“I know that you are capable, and you will be more than excellent.”
This is what my seventh grade math teacher, Mrs. Ballew, told me when she decided to place me into Algebra 1, an advanced course, for eighth grade. I, a young Black male, who struggled through math during my elementary years, soon took an interest in mathematics. My dedication to learn math and develop a mathematical identity began to grow because of one teacher’s belief in me. When I became a math teacher, I wanted to do the same for my students.
The beginning of every school year is one that is filled with excitement, nerves, and vast possibilities. Although I am becoming more of a seasoned educator, I continue to experience these feelings myself. Last year, I stood in front of my classroom door to welcome a new group of enthusiastic 6th graders. I was stopped by one student, Angel, a young Latino student, who said, “Mr. Curtis, I am really bad at math. I am hoping that you can help me this year.” I wondered how many of his peers felt the same? How many students were coming into a new year with a fixed mindset around math? How many were experiencing low mathematical agency? But, the question that weighed the heaviest on me was, are our African-American and Latino students seeing themselves as mathematicians?
Researchers assert that a mathematical identity is created from a student’s belief about their mathematics ability, belief about the instrumental importance of math, beliefs about constraints and opportunities that affect their participation in math, and their motivation to obtain mathematics knowledge. African-American and Latino students find it challenging to identify, or they disidentify, as mathematicians. An indicator of this disidentification is reflected in the 2015 CAASP scores, which report that African-American and Latino students scored approximately 31 points lower than their White peers in mathematics. Students of color disidentify as being mathematicians from the lack of representation in the field, absence of relevant mathematics instruction, teacher misperceptions of student ability often fueled by deficit-based mindsets. Math education researcher Jo Boaler states that “minority students are often denied access to high level math, through discriminatory tracking and course placement and that one of the most damaging ideas in math education, held by some teachers and students, is the idea that only some students can be good at math”. All of these factors can impact a student’s mathematical identity, but what happens when our students of color are presented with positive mathematical experiences? And how do we as educators design learning opportunities to meet that aim?
Teaching 6th grade at High Tech Middle North County for the past four years has allowed me the opportunity to create projects that integrate mathematics, and provide students with relevant instruction. Yet, what has been the most impactful within my pedagogy is being a part of a wonderful network of math educators in San Diego. The Mathematical Agency Improvement Community, or MAIC, is a dedicated community of around 60 teachers who are looking to not only improve mathematics instruction, but to abolish the phrase “I am not a math person.”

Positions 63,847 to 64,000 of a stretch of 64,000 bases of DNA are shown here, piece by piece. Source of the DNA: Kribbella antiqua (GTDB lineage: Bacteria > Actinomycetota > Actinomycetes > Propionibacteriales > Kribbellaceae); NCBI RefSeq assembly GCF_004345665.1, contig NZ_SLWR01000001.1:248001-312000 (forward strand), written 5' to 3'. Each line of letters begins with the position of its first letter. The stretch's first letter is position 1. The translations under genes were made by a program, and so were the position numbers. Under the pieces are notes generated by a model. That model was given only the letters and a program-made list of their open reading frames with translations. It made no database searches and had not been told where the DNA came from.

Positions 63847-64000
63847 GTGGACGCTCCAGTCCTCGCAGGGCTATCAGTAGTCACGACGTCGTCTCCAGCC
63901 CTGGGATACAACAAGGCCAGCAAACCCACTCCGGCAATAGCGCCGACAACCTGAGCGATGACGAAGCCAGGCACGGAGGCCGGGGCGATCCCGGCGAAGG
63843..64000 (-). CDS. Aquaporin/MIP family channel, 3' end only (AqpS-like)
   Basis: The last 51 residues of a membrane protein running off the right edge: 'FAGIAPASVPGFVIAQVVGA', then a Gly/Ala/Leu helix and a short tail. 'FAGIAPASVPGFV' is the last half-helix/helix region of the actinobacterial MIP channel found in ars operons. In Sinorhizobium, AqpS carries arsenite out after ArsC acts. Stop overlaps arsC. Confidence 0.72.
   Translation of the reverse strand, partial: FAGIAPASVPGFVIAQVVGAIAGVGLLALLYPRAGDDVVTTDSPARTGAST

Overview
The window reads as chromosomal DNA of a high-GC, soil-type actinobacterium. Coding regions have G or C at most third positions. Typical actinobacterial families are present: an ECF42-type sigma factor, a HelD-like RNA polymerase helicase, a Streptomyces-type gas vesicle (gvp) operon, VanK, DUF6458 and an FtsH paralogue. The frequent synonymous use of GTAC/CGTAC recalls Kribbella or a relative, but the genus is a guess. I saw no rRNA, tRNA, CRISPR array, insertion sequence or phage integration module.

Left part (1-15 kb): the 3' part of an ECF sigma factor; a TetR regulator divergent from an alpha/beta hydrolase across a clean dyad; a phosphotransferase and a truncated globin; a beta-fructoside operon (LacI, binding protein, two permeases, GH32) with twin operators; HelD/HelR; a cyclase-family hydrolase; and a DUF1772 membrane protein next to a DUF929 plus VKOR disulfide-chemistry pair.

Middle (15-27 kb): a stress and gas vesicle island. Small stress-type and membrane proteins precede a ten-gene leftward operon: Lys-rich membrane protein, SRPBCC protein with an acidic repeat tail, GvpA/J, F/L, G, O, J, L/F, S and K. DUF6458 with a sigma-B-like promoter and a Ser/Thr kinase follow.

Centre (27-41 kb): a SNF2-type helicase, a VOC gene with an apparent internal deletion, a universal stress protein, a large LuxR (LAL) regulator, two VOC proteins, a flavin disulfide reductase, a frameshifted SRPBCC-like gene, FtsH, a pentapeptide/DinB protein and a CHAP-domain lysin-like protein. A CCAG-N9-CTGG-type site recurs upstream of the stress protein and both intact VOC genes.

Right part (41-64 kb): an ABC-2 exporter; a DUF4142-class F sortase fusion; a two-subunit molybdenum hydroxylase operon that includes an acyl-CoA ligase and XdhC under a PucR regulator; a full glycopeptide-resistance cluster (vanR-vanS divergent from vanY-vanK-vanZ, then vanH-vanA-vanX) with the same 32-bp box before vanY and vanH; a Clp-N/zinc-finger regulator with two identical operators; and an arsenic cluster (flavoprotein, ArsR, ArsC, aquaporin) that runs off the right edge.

MAIC is driven through the Improvement Science model, which is the implementation of quick iterative learning cycles. Our primary drivers for improvement focused on marginalized students developing a growth mindset, valuing what they are learning, and feeling like they belong (which is essential for mathematical identification). Through this model, a colleague and I were able to create multiple PDSA (Plan, Do, Study, Act) cycles that would allow us to focus on certain change ideas or, a collection of ideas shared/created by other math educators, within a short time frame. In addition to collecting improvement data, the process also provided an opportunity for my African-American and Latino students to voice and reflect on their learning as a result of their daily mathematical experiences. I began to see amazing growth within these students that lead to a shift in my classroom environment. Students were introduced to change ideas, such as agency warm-ups, accountability and participation quizzes, and status intervention. Through these change ideas, my African-American and Latino students grew to feel comfortable sharing their ideas in daily discussions. Below is a description of each:
Fast-forward to the beginning of the new 2017 school year. Angel, and a few of his peers, left a note which read, “Thank you, Mr. Curtis for making math easy for me. Thanks.” I will be honest and admit that I immediately became teary-eyed. Angel, and his peers, attained a higher level of confidence in their math ability because they were immersed in a mathematical community built around growth mindset, complex instruction, and belonging. This created space for deeper learning and established the foundation of their mathematical identities.
Boaler, J. (2016). Designing mathematics classes to promote equity and engagement, Journal of Mathematical Behavior, 41, 172 - 178.
California Department of Education (2016). Data & Statistics. Retrieved from http://www.cde.ca.gov/re/pn/fb/
Martin, D. (2000). Mathematics success and failure among African-American youth. Mahwah, NJ: Lawrence Erlbaum.
Stinson, D.W. (2013). Negotiating the “white male math myth”: African-American male students and success in school mathematics, Journal for Research in Mathematics Education, 44(1), 69 – 99.
Curtis A. Taylor
I am a 6th Grade Math Teacher, who deeply believes in the constructivist model of learning. I am a proponent of Culturally Relevant Pedagogy and its impacts on students of color math achievement. I have been teaching for 9 years and, currently, working on my Doctorate of Education at University of California San Diego.